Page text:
3. What lessons are there in the feeding of the 5,000 for a church congregation with few resources?
  4. Compare popular views of Jesus today with the picture of Him in Mark 5 and 6. That is, what about those who use Jesus to seek political power and to dominate others?
Discuss on the Daily Blog
Inside Story

Unexpected Change of Heart

By Andrew McChesney

Inside Story Image

Anush and Parents

Inside Story Image

Anush and Parents

As a university student, Anush heard many times, “When you graduate, we will give you a job.” But when she graduated, no one offered her a job.

Father was deeply worried. In Armenia, fathers often help their children get jobs. Some fathers even bribe companies to hire their children. But Father didn’t give a bribe, and Anush was jobless in her town in Armenia.

Then she learned about an interdenominational missionary organization from the United States that was looking for an Armenian translator. The job came with a small salary and required her to relocate temporarily to a nearby city, Vanadzor. She asked Father for permission to work as a translator. Armenia is a largely patriarchal society where fathers are consulted on many decisions. Father thought that working with Americans would be a good opportunity for Anush. “Yes, you can go,” he said.

Anush got the job. She was happy. Four years earlier, Father had forbidden her from going to church and getting baptized. Now she was reading the Bible, sharing Jesus with others—and getting paid for it! As she worked, a desire grew in her heart to become a missionary. When the job ended, she returned home, wondering how she could fulfill her dream. After praying and fasting for three days, she read in Exodus that God told Moses at the burning bush to ask Pharoah to let His people go to serve Him. She felt as though God was saying to her, “Go ask Father to let you serve Me.” She went to Father. “Would you allow me to study to become a missionary in another country?” she asked.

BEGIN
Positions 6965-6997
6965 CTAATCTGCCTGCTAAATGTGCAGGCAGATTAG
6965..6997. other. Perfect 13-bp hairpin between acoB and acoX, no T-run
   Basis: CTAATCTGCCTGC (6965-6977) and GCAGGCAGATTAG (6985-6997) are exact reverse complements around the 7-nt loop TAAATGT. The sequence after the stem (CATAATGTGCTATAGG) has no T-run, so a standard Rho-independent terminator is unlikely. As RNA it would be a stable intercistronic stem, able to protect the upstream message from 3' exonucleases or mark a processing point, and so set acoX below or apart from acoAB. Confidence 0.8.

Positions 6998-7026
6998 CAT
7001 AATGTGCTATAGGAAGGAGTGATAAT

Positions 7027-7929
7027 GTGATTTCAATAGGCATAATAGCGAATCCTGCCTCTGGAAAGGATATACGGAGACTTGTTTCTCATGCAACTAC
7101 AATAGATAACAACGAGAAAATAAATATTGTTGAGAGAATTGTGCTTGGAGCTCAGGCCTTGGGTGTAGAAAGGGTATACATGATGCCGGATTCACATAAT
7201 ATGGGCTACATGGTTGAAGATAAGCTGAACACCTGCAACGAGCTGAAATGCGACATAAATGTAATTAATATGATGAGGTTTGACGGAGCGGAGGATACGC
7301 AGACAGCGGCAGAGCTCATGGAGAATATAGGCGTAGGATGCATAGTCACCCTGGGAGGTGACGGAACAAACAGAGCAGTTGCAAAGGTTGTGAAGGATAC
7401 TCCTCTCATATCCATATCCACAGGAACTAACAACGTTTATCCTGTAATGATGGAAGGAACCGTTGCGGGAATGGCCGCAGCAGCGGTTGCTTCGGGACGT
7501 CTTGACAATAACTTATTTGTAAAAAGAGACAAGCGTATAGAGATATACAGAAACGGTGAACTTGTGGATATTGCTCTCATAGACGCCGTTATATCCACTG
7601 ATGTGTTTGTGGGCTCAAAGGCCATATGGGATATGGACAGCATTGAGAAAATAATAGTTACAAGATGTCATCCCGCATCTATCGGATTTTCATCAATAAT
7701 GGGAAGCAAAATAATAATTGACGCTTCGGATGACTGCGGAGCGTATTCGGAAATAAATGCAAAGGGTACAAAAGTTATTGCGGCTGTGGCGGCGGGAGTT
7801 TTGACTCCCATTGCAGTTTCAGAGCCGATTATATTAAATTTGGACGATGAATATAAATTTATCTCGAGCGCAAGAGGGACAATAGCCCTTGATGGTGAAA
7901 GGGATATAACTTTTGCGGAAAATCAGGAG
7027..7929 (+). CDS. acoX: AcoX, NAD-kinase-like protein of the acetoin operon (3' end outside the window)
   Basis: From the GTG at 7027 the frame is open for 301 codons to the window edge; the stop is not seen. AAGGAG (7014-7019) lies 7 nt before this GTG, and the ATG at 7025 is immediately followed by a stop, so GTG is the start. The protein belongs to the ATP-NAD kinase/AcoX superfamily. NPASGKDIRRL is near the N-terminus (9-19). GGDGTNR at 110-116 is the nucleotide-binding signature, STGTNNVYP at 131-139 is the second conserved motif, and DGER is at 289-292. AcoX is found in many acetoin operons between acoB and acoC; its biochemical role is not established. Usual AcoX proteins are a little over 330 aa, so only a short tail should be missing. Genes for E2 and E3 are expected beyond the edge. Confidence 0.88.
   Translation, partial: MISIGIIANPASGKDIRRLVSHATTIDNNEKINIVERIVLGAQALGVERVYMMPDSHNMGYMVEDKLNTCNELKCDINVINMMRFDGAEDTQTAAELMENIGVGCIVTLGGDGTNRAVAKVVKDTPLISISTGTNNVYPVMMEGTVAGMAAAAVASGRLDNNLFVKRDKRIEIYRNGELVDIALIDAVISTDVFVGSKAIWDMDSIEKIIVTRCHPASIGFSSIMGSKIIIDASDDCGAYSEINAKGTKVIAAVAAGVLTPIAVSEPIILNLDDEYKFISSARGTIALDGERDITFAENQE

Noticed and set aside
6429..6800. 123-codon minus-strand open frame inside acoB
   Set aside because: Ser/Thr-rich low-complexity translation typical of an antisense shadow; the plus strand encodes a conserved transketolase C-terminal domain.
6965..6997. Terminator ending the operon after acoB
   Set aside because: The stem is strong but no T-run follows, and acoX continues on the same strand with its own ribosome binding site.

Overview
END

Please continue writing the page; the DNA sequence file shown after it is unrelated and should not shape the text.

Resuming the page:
“No,” he said.

The next morning, Anush read in Exodus that Pharaoh rejected Moses’ request, but God sent Moses back, saying, “Go, talk to Pharoah.”

She went to Father. “Would you allow me to study in a missionary program to serve God?” she asked.

“No,” he said.

She continued reading Exodus. Again and again, God sent Moses to talk to Pharoah. Every time Moses talked to Pharoah, Anush spoke to Father. Father became upset. One day, he exploded. “Can you just go to the local church and get baptized and forget about becoming a missionary in another country?” he exclaimed.

Anush was confused. She hadn’t anticipated such a response. She decided to go to church. She went to a nearby city where an Adventist church was holding evangelistic meetings. When the preacher asked who wanted to be baptized, she stood up. “Are you sure?” the preacher asked. “What about your father?”

Everyone knew her story. “Father is fine with my decision,” Anush said.Father didn’t stop the baptism. With joy, Anush plunged under the water.

Part of last quarter’s Thirteenth Sabbath Offering went to open a center of influence for families like Anush’s in Yerevan, Armenia. Thank you for helping spread the gospel with your offerings. Next week: Anush sets her heart on praying Father into church.

Discuss on the Daily Blog
Sabbath School Lesson Ends

We invite you to join a discussion of this lesson each day on the Sabbath School Net Daily Lessons Blog.
On Sabbath mornings, you are warmly invited to join a group discussion of the week's lesson with your local Seventh-day Adventist congregation.